The Visable CEO is not surprised that trade fairs are becoming less and less popular and that virtual offers are preferred. Only recently, Visable conducted a representative survey with around 1,000 decision-makers from German SMEs (up to 500 employees) together with the opinion research institute Civey, in which more than half of all executives surveyed (56.4 per cent) said that the loss of leading trade fairs for their own industry represented only a minor loss or no loss at all. "The relevance of attendance fairs for companies is dwindling in many sectors. For them, the personnel, financial and, above all, ecological costs are often out of proportion to the benefits. The Corona pandemic in particular has shown that digitalis also possible. Companies are increasingly recognising the advantages of e-sourcing, digital platforms or virtual presentations of their products and services - they are significantly cheaper, more efficient and also more sustainable," says Peter F. Schmid.
Suppliers feel increased demand for sustainability
The supplier side is also reacting to the growing ecological awareness of buyers. Half of the companies from Germany surveyed by Visable register an increasing demand on the topic of sustainability in relation to their own company. For about 22 percent, the demand is less pronounced but noticeable. In addition, more than half (52 %) of the companies state that there are already active contributions to environmental protection. At 30 percent, partial contributions have already been implemented in the company. In order to differentiate themselves from the competition, 44 percent of the companies would also mark on a platform such as wlw or EUROPAGES that they are a sustainable company and prove this, for example, with certificates.
When it comes to measures that would make sustainable working easier, the suppliers are mostly in agreement with the buyers: 56 percent say they would reduce their business trips. Around 45 percent would like to see legal requirements for better sustainability in companies. And at 28 percent, more than a quarter could well do without trade fairs in the future.
Sustainability will continue to gain in importance
Professional buyers and companies also agree on the future development: about 58 percent of the purchasing managers and 63 percent of the company representatives are of the opinion that the topic of sustainability will clearly gain in importance. More than 33 percent of the buyers and about 24 percent of the companies surveyed expect a slight increase in relevance. Only slightly more than three percent of the buyers and about five percent of the respondents from the companies believe that the sustainability aspect will become less important.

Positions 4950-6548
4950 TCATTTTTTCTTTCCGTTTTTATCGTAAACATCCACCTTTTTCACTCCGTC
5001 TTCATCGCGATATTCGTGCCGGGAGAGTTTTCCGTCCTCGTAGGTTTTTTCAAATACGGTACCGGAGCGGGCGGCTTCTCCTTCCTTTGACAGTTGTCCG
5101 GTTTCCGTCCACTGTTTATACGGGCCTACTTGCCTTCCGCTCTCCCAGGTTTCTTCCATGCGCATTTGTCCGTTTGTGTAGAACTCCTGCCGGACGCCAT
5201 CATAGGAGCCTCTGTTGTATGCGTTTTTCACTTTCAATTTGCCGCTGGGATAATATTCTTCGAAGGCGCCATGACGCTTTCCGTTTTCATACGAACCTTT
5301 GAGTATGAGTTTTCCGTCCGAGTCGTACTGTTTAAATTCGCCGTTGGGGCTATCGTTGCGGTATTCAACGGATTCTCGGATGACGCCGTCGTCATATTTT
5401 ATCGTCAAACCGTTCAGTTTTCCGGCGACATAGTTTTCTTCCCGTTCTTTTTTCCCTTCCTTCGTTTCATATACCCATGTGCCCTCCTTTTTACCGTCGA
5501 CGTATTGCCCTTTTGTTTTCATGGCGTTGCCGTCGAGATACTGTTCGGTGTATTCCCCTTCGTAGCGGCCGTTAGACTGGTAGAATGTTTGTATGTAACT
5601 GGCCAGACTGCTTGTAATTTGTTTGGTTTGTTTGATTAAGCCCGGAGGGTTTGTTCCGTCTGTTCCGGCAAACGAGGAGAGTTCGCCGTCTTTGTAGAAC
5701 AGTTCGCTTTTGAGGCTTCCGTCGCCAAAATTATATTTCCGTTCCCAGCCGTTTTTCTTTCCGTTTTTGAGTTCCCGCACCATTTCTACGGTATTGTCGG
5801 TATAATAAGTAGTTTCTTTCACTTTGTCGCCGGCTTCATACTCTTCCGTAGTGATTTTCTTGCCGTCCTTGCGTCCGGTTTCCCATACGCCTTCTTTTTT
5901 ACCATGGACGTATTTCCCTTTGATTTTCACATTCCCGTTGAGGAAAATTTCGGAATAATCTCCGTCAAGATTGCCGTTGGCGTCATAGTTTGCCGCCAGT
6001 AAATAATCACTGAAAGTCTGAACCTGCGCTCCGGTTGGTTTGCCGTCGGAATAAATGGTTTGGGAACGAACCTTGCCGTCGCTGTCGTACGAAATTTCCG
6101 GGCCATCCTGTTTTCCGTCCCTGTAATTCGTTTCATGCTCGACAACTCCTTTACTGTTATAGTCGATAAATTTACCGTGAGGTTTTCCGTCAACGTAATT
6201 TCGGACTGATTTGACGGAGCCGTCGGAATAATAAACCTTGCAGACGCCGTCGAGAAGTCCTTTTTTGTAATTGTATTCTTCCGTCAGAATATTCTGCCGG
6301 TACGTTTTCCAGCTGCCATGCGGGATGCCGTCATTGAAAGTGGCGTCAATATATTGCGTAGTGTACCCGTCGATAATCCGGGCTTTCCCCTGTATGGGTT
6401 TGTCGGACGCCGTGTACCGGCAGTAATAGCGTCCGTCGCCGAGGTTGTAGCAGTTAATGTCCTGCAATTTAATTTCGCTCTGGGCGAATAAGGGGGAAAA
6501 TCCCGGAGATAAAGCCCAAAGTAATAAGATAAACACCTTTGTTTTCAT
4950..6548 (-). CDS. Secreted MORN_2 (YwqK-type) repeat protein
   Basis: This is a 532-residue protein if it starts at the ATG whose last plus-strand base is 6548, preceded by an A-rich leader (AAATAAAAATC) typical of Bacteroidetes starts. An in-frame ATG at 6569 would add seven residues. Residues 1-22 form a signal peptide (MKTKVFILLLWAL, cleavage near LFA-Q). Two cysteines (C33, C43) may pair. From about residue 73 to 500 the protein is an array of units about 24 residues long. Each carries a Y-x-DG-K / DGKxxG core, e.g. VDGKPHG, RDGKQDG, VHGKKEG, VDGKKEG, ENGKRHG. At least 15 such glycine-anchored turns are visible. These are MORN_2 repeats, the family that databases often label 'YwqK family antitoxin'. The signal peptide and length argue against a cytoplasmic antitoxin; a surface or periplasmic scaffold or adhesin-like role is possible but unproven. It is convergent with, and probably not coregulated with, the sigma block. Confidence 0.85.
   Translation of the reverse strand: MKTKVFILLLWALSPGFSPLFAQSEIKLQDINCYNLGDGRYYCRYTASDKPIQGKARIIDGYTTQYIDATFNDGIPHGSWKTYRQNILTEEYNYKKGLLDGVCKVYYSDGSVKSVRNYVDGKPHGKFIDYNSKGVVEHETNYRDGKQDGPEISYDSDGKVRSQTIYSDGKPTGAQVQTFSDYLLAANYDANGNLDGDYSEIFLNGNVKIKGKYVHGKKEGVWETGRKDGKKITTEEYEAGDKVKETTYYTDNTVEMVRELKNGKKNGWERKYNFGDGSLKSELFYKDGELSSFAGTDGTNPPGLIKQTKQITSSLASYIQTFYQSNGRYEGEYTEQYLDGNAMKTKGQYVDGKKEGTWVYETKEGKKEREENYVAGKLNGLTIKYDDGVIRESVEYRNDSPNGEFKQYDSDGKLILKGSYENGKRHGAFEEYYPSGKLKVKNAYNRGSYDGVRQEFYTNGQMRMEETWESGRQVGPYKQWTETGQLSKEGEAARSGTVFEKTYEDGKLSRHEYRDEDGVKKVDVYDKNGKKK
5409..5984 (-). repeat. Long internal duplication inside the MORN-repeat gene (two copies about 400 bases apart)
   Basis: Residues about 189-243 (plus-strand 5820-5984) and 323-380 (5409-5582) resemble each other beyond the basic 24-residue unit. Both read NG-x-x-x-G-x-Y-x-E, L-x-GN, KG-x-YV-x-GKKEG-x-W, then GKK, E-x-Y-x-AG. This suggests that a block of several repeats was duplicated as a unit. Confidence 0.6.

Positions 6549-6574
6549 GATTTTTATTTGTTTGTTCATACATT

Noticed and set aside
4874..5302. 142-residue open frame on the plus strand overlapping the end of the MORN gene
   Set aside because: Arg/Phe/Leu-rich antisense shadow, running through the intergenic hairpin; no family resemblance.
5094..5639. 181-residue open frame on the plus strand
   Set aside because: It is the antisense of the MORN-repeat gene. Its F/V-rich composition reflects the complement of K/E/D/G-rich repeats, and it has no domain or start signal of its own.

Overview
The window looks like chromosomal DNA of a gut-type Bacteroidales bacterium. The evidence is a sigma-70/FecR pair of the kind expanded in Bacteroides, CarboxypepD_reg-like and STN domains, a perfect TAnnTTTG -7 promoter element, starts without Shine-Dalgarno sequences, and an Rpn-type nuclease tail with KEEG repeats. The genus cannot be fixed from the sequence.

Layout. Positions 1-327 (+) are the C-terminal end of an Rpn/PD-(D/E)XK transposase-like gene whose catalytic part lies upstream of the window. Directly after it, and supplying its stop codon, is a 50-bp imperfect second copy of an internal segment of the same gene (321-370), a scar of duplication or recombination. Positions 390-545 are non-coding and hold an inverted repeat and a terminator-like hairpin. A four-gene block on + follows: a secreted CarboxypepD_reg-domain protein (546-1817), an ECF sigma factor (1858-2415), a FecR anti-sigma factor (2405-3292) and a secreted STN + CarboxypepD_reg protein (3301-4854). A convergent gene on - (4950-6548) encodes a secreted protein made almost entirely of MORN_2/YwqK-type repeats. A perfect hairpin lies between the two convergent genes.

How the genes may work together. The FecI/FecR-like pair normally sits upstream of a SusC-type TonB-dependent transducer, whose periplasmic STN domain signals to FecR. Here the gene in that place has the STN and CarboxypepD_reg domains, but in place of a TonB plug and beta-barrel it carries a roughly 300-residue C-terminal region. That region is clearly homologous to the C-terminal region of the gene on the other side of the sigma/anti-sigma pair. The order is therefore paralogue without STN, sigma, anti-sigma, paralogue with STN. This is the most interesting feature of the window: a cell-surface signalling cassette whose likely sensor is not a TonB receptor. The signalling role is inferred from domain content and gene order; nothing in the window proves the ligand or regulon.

"Companies cannot shirk their responsibility with regard to sustainable action and the careful use of resources. Those who are economically successful must also give something back to society. Even if many companies are not yet able to manufacture their products or provide their services in a CO2-neutral way, a first step can be taken by CO2 offsetting their own consumption or by switching to a green electricity provider for their business premises," says Peter F. Schmid. "For me, sustainability is a very important topic, which is why I am also personally involved with Leaders for Climate Action and support the LFCA Action Week." Timo Müller, Co-Founder LFCA, adds: "For many companies in our network, reducing their emissions alone is not enough. To make a really big difference, we all need to ask ourselves what we can do beyond that. Getting our customers and partners on board is a good way to go."
A PDF of this Press release can be downloaded here.